Medical & Genetic History

When we chose open adoption to have Baby MPB, we realized that we would not get detailed family medical history for our child.  We hoped we’d get some, but there is no guarantees about the level of detail or the accuracy.  In fact, in the open adoption world where we live, it’s pretty well known that the information we receive can often have gaps and/or be inaccurate.  All we get is a basic self-report on information that is known by the birth parents and ultrasound reports if there are any.

(In Baby MPB’s case, I believe we have pretty good medical history and as we are in touch with his birth mom we have the ability to ask more questions if we ever need to.  And I’m absolutely grateful for that.  But we don’t have everything and there always will be gaps – as I’ve discussed before we aren’t even positive what his racial make-up is).

So, when we contemplate embryo adoption, having the opportunity to find out more reliable details about family medical history and genetics is something we had never considered.  This seems to be a trend these days, and it just one more thing for us to think about.

And, honestly knowing intimate details just isn’t something we really care too much about.  We already know that our friends are healthy and they have healthy children, what more do we need to know? I guess we also know that their children are some of the cutest and most adorable little kids ever – that’s just a bonus information in our minds!

In a perfect world, I really do want any child we have to know their biological family medical history.  Mr. MPB and I don’t care about it, but I suspect once grown a child/adult may want access to this type of information.  I also want our children to know their biological families, if possible (more on that another day).

But do Mr. MPB and I need to know more details? I don’t really think so.

At this point in time we haven’t asked our friends any questions related to medical/genetic history, so I honestly don’t know anything.  But, I am rather confident they would be willing to share their known family medical history if we asked today or in the future.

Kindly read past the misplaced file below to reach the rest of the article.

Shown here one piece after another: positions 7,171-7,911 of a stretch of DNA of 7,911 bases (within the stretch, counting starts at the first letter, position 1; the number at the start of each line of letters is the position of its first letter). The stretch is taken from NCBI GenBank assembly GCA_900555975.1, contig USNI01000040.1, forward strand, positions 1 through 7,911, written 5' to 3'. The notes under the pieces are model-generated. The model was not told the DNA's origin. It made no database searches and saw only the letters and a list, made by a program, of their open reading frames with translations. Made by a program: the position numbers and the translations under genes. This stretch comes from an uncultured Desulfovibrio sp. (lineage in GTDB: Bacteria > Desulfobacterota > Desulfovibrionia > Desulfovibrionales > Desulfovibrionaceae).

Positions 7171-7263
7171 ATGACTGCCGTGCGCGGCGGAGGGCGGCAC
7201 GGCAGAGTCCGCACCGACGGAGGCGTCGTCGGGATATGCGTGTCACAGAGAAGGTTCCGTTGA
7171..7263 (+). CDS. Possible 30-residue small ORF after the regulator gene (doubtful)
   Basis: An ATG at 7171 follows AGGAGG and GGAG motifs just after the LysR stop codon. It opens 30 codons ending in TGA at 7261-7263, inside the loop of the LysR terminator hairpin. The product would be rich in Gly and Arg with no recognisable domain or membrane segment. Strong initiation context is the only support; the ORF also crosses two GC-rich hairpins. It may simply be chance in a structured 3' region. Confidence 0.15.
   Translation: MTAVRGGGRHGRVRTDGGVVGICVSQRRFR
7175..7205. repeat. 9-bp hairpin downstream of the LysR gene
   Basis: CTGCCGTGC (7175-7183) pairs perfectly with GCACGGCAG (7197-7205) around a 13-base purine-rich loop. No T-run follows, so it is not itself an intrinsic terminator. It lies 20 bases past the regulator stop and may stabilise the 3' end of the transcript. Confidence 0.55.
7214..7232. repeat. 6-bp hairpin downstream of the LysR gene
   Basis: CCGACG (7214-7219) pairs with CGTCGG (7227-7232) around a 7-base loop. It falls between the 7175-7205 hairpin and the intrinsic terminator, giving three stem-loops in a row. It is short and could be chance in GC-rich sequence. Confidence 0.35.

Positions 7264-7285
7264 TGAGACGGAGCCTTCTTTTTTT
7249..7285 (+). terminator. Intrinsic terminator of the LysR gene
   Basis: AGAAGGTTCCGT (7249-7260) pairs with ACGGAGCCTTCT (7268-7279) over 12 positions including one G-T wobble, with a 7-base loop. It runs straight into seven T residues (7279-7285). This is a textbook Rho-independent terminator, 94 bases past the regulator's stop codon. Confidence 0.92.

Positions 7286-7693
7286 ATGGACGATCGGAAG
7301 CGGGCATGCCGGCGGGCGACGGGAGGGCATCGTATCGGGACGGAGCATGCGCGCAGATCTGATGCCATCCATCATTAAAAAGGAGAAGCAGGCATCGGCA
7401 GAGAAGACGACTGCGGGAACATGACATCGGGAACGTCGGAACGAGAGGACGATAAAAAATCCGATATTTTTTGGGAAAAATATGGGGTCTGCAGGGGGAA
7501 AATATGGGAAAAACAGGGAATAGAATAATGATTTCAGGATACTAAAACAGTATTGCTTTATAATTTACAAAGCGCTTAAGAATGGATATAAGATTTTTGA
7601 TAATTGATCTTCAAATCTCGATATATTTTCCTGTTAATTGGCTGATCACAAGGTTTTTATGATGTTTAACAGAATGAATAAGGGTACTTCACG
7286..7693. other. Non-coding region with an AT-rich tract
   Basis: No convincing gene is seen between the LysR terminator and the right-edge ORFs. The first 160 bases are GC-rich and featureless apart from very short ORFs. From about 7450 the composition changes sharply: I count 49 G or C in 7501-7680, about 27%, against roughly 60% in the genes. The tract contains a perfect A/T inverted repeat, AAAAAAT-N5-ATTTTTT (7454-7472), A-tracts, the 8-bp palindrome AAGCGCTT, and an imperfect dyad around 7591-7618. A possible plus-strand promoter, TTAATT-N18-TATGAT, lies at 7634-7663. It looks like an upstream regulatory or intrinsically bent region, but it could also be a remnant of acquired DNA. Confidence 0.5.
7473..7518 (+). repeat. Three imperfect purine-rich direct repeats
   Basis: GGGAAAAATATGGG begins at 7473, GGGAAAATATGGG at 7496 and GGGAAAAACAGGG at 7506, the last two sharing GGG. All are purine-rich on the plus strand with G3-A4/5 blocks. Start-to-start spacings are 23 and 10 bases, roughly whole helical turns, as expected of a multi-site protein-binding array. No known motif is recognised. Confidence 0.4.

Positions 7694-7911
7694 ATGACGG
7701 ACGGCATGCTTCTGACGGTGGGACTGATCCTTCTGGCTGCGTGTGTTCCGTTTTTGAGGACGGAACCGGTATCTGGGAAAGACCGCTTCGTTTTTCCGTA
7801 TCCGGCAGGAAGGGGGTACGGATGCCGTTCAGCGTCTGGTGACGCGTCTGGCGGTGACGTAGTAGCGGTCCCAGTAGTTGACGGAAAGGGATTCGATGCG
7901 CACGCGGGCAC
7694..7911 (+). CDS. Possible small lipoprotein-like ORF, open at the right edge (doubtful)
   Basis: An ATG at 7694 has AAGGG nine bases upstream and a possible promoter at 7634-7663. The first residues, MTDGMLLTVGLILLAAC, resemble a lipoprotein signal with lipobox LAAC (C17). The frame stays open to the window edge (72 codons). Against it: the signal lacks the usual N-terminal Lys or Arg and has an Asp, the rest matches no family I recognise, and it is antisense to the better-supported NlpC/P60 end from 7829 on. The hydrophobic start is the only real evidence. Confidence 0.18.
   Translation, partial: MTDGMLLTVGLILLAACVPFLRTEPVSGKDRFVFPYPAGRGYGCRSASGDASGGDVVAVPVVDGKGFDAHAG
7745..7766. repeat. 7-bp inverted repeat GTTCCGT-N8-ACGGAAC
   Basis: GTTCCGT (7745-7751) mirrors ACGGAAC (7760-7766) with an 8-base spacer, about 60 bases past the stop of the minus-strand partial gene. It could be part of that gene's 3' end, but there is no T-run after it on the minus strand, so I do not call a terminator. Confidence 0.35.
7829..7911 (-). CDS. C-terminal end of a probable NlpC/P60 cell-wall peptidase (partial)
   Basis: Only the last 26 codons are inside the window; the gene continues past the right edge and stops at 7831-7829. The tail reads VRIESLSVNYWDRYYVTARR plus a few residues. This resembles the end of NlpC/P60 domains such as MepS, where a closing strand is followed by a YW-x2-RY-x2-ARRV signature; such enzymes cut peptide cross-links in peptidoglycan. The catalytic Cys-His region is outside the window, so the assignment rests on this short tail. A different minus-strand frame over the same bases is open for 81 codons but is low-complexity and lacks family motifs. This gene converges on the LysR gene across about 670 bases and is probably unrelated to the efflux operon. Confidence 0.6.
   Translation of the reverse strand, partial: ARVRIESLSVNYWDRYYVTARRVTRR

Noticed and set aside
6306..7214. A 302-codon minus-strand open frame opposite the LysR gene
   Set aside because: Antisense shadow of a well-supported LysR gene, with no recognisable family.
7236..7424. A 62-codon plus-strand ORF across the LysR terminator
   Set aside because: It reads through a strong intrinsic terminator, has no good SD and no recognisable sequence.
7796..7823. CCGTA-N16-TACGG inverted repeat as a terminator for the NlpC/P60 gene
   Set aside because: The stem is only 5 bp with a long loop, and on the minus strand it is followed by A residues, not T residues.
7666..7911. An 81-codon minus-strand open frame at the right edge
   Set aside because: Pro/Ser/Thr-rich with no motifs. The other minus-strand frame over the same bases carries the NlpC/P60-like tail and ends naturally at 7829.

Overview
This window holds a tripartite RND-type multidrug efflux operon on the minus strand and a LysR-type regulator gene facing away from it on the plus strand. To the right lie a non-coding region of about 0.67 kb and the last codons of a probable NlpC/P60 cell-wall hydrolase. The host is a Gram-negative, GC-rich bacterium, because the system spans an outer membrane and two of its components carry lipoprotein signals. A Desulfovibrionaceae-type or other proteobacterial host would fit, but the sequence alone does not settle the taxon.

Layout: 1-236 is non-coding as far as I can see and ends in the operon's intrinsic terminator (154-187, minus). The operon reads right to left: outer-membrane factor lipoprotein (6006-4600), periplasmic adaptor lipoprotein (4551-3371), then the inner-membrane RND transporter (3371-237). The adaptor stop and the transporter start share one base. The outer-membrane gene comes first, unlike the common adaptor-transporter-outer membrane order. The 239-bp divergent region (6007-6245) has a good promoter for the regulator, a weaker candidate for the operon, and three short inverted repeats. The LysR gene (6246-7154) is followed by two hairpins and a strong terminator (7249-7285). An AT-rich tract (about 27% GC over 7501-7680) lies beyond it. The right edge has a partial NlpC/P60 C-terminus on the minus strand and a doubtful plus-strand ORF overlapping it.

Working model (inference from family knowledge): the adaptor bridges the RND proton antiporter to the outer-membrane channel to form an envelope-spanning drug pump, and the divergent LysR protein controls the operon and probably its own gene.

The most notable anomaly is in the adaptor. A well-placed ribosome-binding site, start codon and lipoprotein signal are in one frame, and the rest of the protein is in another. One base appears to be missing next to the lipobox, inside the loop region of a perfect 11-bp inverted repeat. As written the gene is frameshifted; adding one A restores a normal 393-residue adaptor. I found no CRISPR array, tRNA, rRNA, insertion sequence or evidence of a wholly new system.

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9 Comments on “Medical & Genetic History

  1. Science is stronger than ever! One genetic test and you get your answers to everything about racial makeup. I wouldnt sweat a lot, id be more interested in mental illness, diabetes etc. that stuff is more important .

    To put a spin, G doesnt have his upper lateral incisors and apparently thats heriditary. Both my husband and everyone in my near family has them, so who knows which forefather didnt have them! No one knows their history that deep, so even if you think you know, perhaps we dont.

    Liked by 2 people

    • Ya, we’ve decided not to do any genetic testing right now on baby MPB, rather we will wait until he wants to know and then we’ll do it so he can learn with us. It just isn’t something that we feel the need to do right now. 😊
      And I agree with you about what info is more important to know. But even then it’s really not something we’d factor into our decision at this point, but would be more about useful information to know as the baby grew up. If that makes sense. 😊